The Japanese automaker expects to sell more than 132,000 cars in March, which would take its market share to 8.8-8.9 percent, up from just 7.8 percent in January, Nissan’s director of sales for the US Jose Munoz said on the sidelines of the New York Auto Show.
Carlos Ghosn, chief executive of the Nissan-Renault alliance, acknowledged that the company remains far from its target of 10 percent market share in the US by 2016.
“Unless we hit 10 percent market share in the US, we are not getting a fair return on our investment here,” Ghosn said.
Ghosn was hopeful about US sales, but wary of economic trends in Europe.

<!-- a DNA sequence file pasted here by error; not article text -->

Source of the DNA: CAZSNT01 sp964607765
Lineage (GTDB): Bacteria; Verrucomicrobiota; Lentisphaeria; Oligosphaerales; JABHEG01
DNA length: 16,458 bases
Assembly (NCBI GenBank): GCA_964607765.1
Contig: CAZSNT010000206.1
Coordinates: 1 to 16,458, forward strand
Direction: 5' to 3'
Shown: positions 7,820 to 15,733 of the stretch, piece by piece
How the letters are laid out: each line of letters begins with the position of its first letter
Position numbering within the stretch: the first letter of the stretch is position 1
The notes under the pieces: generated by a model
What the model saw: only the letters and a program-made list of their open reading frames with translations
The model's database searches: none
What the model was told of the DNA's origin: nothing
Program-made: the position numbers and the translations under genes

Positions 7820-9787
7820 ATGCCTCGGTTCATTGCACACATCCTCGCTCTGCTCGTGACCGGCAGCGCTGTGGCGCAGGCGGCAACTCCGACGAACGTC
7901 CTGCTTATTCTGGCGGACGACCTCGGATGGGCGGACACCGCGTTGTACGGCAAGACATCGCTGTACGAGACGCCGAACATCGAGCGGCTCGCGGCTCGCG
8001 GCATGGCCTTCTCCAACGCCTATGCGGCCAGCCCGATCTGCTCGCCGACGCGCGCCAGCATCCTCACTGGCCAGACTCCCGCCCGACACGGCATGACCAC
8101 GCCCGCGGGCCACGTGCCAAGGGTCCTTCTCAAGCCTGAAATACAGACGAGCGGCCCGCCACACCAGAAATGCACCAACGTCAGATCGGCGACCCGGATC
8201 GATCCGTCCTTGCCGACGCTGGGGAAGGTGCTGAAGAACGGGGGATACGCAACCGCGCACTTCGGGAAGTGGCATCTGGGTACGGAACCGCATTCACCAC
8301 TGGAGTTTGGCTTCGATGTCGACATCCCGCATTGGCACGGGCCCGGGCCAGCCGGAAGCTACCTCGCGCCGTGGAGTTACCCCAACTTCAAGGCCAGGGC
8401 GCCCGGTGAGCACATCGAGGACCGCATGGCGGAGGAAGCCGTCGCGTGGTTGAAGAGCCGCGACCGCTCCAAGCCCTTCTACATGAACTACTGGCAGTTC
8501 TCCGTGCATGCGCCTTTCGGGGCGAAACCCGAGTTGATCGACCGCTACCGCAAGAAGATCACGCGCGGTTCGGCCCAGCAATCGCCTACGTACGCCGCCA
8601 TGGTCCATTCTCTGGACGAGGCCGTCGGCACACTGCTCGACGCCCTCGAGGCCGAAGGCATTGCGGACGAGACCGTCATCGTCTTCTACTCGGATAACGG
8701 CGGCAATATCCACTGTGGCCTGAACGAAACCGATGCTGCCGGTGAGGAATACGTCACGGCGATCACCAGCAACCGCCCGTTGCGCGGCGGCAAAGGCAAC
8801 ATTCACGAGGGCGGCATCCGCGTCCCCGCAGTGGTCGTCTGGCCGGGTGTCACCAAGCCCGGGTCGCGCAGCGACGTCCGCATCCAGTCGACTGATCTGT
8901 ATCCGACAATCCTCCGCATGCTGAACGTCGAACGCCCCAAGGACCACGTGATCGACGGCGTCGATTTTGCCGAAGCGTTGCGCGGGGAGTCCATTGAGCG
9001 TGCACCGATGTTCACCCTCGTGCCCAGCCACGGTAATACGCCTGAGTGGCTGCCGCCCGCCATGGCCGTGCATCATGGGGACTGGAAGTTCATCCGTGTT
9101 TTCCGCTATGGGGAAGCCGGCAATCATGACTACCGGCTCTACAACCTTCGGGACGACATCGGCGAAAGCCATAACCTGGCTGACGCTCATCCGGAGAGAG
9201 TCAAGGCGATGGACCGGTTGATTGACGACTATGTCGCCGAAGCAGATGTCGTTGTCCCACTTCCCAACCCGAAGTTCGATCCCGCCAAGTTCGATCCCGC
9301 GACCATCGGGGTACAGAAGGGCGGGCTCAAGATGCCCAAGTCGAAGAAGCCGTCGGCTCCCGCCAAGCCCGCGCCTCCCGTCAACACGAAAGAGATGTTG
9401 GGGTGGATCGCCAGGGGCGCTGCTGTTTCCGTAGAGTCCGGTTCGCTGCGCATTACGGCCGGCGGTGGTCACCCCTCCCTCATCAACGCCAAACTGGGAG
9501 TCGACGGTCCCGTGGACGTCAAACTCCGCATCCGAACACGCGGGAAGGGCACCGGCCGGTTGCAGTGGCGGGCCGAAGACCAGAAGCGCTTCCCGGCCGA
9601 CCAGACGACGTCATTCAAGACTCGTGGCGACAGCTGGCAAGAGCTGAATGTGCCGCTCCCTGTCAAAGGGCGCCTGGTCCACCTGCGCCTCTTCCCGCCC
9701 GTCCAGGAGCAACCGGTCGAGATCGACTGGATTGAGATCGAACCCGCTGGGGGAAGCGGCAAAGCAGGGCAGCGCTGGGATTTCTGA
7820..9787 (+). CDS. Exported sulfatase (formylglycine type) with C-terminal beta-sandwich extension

“We are preparing for three years of no growth in Europe to 2016,” Ghosn said. “We hope we will be wrong.”
The recent drop in the yen gave a boost to the company’s Japan operations, according to Ghosn. The currency’s retreat has enabled Nissan to keep a promise to manufacture a million cars in Japan.
The auto giant hopes to win authorization from the Chinese government this summer to build a plant in China.
Ghosn figures that Nissan “lost” about a year’s worth of business due to tensions between Japan and China over contested territory between the two countries.
Anti-Japan protests in China, the world’s biggest auto market, pushed sales lower.
“We had headwinds, we are now coming back,” Ghosn said. “We are bullish on China.”